Kilkenomics: Mission Accomplished

Kilkenomics Cayman Airways

What happens when you set a vision and then a mission for a business and you achieve them? Do you carry on, or do you pause, assess, then create new ones starting from the foundation of where you are now? Or, do you simply carry on without a “reset”, even though the job is complete?

Today a story from a Caribbean airline and lessons that could be learned by my favourite Economics festival.

Cayman Airways – accidentally finding a new purpose

In 1991 my first role outside public accounting was as Financial Controller of Cayman Airways, then, as now, publically owned and receiving millions of dollars in subsidies to cover losses. At that time, the airline represented over half of all seats to and from Cayman and also was the standard-bearer in terms of quality of service.

Fast forward to 2004 and the airline represented less than a quarter of all seats to the island, tourism was booming and multiple international carriers provided excellent service. Meanwhile, losses (and so subsidies) the airline had actually successfully realised the vision, completed the mission.

When such achievements are made, either reset and take aim at a new Vision and Mission, or close it down as the mission is complete. The first choice takes visionary leadership, the second feels politically unpalatable, so it seemed the airline would simply carry on.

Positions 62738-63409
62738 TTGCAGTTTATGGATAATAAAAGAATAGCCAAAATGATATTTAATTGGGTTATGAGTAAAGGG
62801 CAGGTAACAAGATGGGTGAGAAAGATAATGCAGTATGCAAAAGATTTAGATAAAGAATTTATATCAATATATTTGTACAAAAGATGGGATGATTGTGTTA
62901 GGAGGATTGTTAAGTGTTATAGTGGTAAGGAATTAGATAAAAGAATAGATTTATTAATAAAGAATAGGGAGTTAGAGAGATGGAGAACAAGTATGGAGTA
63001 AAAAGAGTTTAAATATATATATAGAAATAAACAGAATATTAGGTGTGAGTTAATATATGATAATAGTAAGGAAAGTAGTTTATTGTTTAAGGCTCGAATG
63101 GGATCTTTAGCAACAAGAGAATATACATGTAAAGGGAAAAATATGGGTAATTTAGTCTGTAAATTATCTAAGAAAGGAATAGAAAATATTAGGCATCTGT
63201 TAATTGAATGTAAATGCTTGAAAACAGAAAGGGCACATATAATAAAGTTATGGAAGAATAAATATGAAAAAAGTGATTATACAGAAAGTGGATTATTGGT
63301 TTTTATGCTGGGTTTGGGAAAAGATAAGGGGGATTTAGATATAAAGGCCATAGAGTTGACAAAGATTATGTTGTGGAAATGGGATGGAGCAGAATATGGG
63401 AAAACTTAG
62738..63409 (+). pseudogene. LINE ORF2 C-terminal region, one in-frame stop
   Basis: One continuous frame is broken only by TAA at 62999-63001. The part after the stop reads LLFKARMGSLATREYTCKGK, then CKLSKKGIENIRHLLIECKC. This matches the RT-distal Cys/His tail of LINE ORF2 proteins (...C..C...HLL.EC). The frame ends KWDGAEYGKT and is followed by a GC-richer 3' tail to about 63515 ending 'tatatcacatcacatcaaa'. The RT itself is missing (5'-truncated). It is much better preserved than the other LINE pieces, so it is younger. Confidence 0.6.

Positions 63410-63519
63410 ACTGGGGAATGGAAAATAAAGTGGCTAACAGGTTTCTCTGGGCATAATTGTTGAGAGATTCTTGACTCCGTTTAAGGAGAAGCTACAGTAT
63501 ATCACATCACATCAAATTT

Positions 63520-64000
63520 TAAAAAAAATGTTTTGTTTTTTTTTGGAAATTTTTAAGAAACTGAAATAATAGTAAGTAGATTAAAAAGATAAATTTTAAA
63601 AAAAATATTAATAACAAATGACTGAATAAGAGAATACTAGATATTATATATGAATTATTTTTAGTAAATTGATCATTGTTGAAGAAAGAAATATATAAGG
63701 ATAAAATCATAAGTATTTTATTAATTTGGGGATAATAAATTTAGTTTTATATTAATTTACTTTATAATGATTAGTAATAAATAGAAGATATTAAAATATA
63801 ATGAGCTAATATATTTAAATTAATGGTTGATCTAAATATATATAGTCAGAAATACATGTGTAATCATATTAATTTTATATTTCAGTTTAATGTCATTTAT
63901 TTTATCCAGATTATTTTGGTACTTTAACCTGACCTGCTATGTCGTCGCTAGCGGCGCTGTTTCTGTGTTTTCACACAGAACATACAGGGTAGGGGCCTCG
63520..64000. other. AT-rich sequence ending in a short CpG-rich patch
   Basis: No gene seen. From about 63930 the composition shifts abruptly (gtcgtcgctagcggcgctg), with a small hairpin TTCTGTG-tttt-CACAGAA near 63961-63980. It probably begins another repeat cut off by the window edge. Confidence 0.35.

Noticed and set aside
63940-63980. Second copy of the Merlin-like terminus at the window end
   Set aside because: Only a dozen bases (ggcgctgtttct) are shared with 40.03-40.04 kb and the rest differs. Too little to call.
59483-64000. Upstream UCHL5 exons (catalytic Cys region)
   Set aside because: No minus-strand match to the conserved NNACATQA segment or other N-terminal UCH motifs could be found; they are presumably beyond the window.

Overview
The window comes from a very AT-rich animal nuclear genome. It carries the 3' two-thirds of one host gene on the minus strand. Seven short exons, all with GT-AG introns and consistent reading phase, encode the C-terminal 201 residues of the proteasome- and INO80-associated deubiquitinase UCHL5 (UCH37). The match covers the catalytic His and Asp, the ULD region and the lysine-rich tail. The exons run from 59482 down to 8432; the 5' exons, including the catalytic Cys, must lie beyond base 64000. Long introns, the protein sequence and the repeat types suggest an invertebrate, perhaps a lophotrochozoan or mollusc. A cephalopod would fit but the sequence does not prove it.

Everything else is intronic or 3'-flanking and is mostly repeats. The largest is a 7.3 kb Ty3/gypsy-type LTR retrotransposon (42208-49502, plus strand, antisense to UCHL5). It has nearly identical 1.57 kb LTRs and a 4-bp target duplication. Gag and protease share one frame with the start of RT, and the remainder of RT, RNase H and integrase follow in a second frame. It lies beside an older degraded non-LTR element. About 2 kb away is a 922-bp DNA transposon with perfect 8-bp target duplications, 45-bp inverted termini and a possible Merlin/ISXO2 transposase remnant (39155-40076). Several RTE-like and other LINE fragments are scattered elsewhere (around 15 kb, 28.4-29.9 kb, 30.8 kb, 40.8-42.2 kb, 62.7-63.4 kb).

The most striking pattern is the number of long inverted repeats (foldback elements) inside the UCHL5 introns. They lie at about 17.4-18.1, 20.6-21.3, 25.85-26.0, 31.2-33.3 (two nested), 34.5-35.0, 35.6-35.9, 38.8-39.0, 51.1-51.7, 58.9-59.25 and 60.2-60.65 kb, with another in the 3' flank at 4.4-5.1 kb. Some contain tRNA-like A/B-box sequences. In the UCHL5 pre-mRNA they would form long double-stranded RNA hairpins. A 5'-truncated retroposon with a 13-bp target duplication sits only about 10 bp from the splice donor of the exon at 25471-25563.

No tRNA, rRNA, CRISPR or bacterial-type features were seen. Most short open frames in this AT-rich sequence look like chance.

However, on Sep 11th, 2004, Hurricane Ivan devastated Grand Cayman. Cayman Airways was there, evacuating thousands, no questions asked, no or minimal fares charged. Overnight the purpose of the airline changed. It was then and remains an insurance policy for disaster relief, so no Caymanian would want to see that policy be “cancelled”.

Somehow, by accident, after the initial purpose became redundant, a new one emerged and remains to this day.

Kilkenomics – what’s next?

This year was the 10th anniversary of Kilkenomics. As he stood up in the magnificent St Canice’s Cathedral to introduce Nobel Laureate Paul Krugman, David McWilliams noted that the Purpose of Kilkenomics was to make Economics Accessible.

At my third year at the event, with venues bigger than ever, more and more sold-out shows, and with tickets no higher than E30 per show, mission accomplished, David, mission accomplished!

Bravo, sir, bravo to you and your fellow visionaries who saw, back in the depths of the 2009 financial crisis, that people from Ireland and around the world wanted not simply to be angry, but to understand how Economics worked, what had happened and what the future may hold.

Now, I hope you recognise that the mission has been accomplished, and my challenge to you is to consider the question: “What’s Next?”

Whatever it is, I’ll see you next year!

Also published on Medium.